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The most damaging effect of having a water leak in your motorhome is time, and the best way to help protect your motorhome from water damage is to thoroughly inspect the coach's every nook and cranny. Here are a few tips on where you should be looking and what the warning signs are:
- The most likely points on your coach to start leaking are where the manufacturers had to cut holes for windows, doors, vents, and the like, so make sure to thoroughly inspect all roof and body seams. Consult with your RV dealer for the best sealants compatible with different types of materials.
- Look for any discoloration and feel for any soft spots on the ceiling around roof vents, air conditioners, TV antennas, plumbing vents, and any other openings that were cut in the roof.
- Look for any discoloration or wrinkles in the wallpaper, and feel for any soft spots on the walls around all windows, doors, vents, slide outs, or any other openings that were cut in the side walls.
- Identify the location of items like the water heater, furnace, outside shower, potable water fill and city water inlet on the outside of the RV and then access those areas from the inside of the RV and look for any indications of water damage around these openings.
- Open all overhead cabinets, and look in the top corner where the walls meet the ceiling for any discoloration or feel for any soft spots. This would indicate a leak at the seam where the sidewall and the roof attach.
- Check in all outside storage compartments for any indications of water leaks or water damage.
- Check for any soft spots on the roof itself, especially around the roof seams at the front and rear of the RV. Thoroughly inspect all sealants on the roof around every opening.
- Some Class C motor homes are notorious for leaks in the cab-over bed area. Look for any signs of discoloration and feel for soft spots. Reach under the mattress and feel for water.
- Look and feel on the outside of the RV for any signs of delaminating. Delaminating is caused by water getting between the exterior fiberglass and the sidewall. When this happens the exterior fiberglass separates from the sidewall of the RV. You can stand at the front or rear of the RV and look down the side for any noticeable ripples or what looks like a bubble. You can also press on the sidewalls. If you feel the exterior fiberglass move, it is delaminating.
Dometic, a supplier of RV comfort and convenience products, recently rolled out a free mobile app that provides a simulator program to help consumers visualize their RVs with various Dometic patio awnings.
Theresa Brown, aftermarkets product manager, reported in a press release that the new Dometic awnings app is a boon to the visually-oriented who need a boost beyond standard sales-display samples. “It’s not very effective to expect someone to look at a fabric swatch and just picture it super-sized and hanging from their RV,” she said. “That makes for a frustrating shopping experience.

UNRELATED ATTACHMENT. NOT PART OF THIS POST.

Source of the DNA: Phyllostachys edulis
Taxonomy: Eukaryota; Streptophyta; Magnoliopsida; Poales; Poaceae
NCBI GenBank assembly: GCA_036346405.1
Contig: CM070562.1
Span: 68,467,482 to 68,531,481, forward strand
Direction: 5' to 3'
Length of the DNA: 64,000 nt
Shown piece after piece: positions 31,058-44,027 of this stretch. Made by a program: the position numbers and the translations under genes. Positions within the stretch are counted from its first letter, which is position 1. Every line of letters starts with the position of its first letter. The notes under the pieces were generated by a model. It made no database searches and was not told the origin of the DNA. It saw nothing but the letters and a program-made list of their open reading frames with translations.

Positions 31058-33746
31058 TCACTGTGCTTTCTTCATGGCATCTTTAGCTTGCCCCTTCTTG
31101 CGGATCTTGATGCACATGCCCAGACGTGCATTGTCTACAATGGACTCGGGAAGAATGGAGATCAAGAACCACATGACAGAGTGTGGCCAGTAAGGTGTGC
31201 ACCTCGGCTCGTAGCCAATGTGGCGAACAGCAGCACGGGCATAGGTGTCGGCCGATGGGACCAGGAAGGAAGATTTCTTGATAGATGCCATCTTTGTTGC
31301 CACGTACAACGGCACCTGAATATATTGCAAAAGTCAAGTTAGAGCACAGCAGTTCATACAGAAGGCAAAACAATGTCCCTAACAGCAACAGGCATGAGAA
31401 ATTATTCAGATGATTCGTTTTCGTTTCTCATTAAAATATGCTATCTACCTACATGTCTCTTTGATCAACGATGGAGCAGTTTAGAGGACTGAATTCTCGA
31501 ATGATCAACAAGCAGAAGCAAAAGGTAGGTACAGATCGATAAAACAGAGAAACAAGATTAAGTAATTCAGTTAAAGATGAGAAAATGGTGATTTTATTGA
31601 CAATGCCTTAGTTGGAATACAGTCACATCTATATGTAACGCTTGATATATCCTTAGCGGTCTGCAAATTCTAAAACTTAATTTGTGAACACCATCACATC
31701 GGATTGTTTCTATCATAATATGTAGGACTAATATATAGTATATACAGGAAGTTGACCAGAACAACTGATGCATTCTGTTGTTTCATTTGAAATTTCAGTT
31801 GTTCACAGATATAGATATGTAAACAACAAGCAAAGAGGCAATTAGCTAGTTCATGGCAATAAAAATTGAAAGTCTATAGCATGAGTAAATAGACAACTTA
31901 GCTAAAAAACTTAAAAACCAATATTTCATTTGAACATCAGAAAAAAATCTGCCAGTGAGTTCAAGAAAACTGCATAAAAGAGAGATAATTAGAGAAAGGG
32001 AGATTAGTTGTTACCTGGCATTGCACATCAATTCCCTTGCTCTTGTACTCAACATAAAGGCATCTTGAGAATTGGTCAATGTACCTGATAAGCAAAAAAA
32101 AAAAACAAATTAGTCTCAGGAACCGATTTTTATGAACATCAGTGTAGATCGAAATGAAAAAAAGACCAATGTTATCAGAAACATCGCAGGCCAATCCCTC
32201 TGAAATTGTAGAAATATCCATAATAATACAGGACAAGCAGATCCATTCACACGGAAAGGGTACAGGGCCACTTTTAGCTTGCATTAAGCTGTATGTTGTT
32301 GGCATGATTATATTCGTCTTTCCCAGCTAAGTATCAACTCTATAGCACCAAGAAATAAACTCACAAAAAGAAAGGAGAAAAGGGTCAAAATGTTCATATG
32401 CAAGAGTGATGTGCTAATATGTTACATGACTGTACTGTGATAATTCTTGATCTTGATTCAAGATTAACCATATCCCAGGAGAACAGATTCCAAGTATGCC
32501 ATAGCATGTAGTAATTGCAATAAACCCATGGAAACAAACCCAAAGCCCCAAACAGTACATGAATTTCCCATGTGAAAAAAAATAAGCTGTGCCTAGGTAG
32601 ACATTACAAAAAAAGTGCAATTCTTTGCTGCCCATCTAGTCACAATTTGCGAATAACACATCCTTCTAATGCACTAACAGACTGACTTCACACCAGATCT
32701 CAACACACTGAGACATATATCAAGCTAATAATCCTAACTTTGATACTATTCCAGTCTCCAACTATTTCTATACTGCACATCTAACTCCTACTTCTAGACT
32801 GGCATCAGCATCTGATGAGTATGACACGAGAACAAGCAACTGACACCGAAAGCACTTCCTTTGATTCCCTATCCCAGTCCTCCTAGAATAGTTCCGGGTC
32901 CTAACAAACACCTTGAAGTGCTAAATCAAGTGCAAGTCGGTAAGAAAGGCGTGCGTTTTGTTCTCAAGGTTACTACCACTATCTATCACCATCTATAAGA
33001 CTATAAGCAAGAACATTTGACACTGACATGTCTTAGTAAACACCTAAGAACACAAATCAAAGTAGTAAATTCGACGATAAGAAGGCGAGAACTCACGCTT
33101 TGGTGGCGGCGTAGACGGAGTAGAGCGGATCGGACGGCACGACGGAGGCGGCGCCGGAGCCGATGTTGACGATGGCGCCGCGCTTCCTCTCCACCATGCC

With the Dometic app in hand, users can select one of 18 colors of vinyl or acrylic fabric awnings from the menu and view it full-sized on a photo of a motorhome, fifth-wheel or travel trailer in an outdoor setting. From there, the user can tap through to the Dometic website’s awning page for more product information or to find a dealer or service center.
A patio awning is a significant purchase that shouldn’t be made sight-unseen, and now you won’t have to,” said Brown. “Our app kind of lets your RV ‘try it on’ first, which gives you more confidence in your investment and prevents surprises or problems at pick-up because the awning doesn’t look how you thought it would.
The app has been in development for about a year, she said, and is the first of its kind among RV suppliers. “With mobile apps being more and more popular, we thought this was a natural next step,” she stated. “We’ll continue adding to and updating this and other such customer conveniences. It’s all part of the innovation mindset and practices Dometic has employed for the last 90-plus years.
The Dometic awnings mobile app for Apple and Android devices is available for free download in the iTunes Store and Google Play Store.
Click here to watch the video below on what to consider when shopping for RVs and motorhomes. Whether you're looking to learn a little more about the fulltime RV lifestyle or are interested in what considerations should be made before purchasing your coach, this video could be very helpful.
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Have you ever been offended by someone else's judgments regarding your motorhome - maybe in particular about where or how you store it? If so, then you probably can relate to these neighbors who banded together to protest others' objections in allowing motorhomes and RVs into the neighborhood.
A motorhome led a caravan through Prairie Village, Kan., Friday (Jan. 9) to protest some neighbors’ perceptions that recreational vehicles don’t belong in the Johnson County bedroom community.
After seeing a report on FOX 4 News last month about a snooty letter demanding that an RV be removed from one Prairie Village neighborhood, a radio host, who grew up in the sleepy suburb, decided to take action.